On July 2, 1489, Thomas Cranmer was born.
On July 2, 1644, Parliamentary forces defeated the Royalists in the Battle of Marston Moor.
On July 2, 1681, Charles II ordered that Anthony Ashley Cooper, the Earl of Shaftesbury be arrested and charged with high treason.
On July 2, 1687, James II disbanded Parliament.
What significance do these dates have to the subject of this blog?
The first is obvious: Thomas Cranmer supported Henry VIII's efforts to obtain the objects of his desire (marriage to Anne Boleyn and hopes for a male heir); he became Henry's Archbishop of Canterbury and pronounced his marriage to Catherine of Aragon null and void after having officiated at the (then bigamous) wedding of Henry and Anne. During the reign of Henry's son, Edward the Sixth of that name, he compiled the Book of Common Prayer and the Thirty-Nine/Forty-Two Articles of the Protestant Church of England. During the reign of Henry and Catherine's daughter, Mary, the First of that name, he was arrested, tried and convicted of treason against the rightful heir; then he was tried, convicted and burned at the stake in Oxford for Heresy.
The Battle of Marston Moor is significant because it established the reputation of Oliver Cromwell as a great military leader. His influence over the events of the English Civil War and over Parliament would continue to grow--including the execution of Charles I in 1649 and the dismissal of the Long Parliament in 1653. A staunch Calvinist/Protestant, he would lead his New Model Army on campaigns in Ireland; he was dedicated to preventing the celebration of the Catholic Mass and justified the massacre of noncombatants at Drogheda as "a righteous judgment of God upon these barbarous wretches". He ruled as Lord Protector from 1653 to 1658; his son Richard succeeded him, but General Monck brought the New Model Army to London, supported by Anthony Ashley Cooper, to make the Restoration of the Monarchy under Charles II possible. That Restoration Parliament also restored the Book of Common Prayer and the Thirty-Nine Articles, which Interregnum Parliaments had proscribed.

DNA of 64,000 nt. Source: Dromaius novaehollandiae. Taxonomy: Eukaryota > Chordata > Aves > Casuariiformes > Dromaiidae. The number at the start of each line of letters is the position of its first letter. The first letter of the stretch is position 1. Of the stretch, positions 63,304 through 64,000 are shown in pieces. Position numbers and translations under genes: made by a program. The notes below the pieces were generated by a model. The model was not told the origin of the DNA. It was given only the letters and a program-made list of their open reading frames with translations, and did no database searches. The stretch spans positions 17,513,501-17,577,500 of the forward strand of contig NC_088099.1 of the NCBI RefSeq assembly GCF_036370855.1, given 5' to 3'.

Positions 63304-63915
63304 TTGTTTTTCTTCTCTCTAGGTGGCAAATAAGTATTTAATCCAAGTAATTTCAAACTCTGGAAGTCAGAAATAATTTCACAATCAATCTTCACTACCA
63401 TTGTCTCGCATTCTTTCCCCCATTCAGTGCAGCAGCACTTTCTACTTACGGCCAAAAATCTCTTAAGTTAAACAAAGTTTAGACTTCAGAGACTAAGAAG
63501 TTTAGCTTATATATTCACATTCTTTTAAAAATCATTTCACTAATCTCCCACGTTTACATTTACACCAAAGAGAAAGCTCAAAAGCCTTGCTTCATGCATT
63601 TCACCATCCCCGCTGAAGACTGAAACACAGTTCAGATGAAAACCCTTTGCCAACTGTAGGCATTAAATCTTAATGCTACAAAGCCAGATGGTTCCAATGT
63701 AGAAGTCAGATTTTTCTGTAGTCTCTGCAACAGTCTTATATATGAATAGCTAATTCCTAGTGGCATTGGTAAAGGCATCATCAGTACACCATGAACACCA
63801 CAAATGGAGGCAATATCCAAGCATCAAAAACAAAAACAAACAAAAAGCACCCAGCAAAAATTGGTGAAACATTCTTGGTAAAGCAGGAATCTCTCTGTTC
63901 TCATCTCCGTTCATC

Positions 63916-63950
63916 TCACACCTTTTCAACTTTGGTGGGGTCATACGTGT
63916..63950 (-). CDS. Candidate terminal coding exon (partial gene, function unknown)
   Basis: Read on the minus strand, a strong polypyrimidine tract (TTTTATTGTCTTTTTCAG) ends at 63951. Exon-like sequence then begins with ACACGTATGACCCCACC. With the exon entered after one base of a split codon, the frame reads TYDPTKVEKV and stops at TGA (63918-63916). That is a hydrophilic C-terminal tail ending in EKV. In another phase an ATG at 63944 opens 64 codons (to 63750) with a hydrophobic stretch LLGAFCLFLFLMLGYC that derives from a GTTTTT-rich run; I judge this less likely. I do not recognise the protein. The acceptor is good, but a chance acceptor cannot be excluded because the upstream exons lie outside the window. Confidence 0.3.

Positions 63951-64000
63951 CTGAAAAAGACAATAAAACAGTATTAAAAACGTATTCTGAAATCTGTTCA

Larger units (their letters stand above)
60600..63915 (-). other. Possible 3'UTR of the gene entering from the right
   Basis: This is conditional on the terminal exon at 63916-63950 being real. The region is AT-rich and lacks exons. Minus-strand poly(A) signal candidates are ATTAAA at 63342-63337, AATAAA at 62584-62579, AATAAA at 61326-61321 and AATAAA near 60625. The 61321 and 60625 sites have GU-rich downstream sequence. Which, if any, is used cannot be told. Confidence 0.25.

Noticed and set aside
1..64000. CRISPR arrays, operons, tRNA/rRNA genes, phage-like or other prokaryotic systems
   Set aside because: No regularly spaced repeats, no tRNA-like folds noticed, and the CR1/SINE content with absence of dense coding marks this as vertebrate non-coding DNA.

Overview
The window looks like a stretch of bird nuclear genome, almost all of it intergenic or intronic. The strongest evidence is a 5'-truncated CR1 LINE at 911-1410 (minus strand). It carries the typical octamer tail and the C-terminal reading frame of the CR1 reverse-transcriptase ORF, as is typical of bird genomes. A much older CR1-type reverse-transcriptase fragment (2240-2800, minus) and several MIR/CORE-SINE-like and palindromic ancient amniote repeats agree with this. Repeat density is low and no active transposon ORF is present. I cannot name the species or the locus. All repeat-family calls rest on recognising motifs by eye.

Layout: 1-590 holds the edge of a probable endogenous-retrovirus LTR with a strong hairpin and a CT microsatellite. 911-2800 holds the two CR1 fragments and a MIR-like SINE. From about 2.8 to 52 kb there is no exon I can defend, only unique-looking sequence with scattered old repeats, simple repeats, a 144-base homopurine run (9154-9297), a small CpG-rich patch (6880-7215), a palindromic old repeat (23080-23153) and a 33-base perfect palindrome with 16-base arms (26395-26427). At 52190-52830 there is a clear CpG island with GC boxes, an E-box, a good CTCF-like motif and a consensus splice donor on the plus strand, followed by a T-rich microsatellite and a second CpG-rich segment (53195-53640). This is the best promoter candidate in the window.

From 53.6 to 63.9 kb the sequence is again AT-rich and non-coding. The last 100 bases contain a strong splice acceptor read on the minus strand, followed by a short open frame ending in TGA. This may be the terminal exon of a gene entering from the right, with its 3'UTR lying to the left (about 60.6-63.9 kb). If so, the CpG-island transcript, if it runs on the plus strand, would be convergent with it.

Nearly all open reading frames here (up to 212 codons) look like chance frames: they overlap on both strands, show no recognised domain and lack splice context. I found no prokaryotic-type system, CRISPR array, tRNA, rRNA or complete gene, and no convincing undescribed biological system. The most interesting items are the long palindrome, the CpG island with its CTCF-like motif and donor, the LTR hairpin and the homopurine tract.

Charles II arrested his erstwhile friend the Earl of Shaftesbury because he opposed the succession of James, the Duke of York, who was Catholic. Shaftesbury supported the Exclusion Bill and argued that Charles should divorce the Catholic Catherine of Braganza and marry again to guarantee a legitimate Protestant male heir. He had become the leader of the Whig Party in Parliament and prosecuted those accused by the perjurer Titus Oates. Although the charges were dropped, Shaftesbury fled England when the Tory Party--who supported the succession of James, even though he was a Catholic--gained a majority in Parliament again. He feared that a Tory Court would find him guilty; he died on January 21, 1683 in Amsterdam.
James II dismissed Parliament in 1687 because he wanted new elections held and he sought to influence those elections so that Parliament would support his efforts to proclaim religious liberty for Catholics and Dissenters in his kingdoms (England, Ireland, and Scotland). He sought the revocation of the Test Act--which the Earl of Shaftesbury had supported in the attempt to prevent James from inheriting the Crown--and the end of the Penal Laws, as he proclaimed in his Declaration of Indulgence. The next Parliament was called by William of Orange after his invasion of England on November 5, 1688: the Convention Parliament, which would pronounce that James II effectively abdicated by fleeing England and would name William and Mary as King and Queen, victors of the so-called Glorious Revolution.
So four seemingly random dates are revealed to be most relevant to the subject of this blog: the history of the English Reformation as demonstrated through the relationship between the Church and the State, particularly as it effected Catholics in England!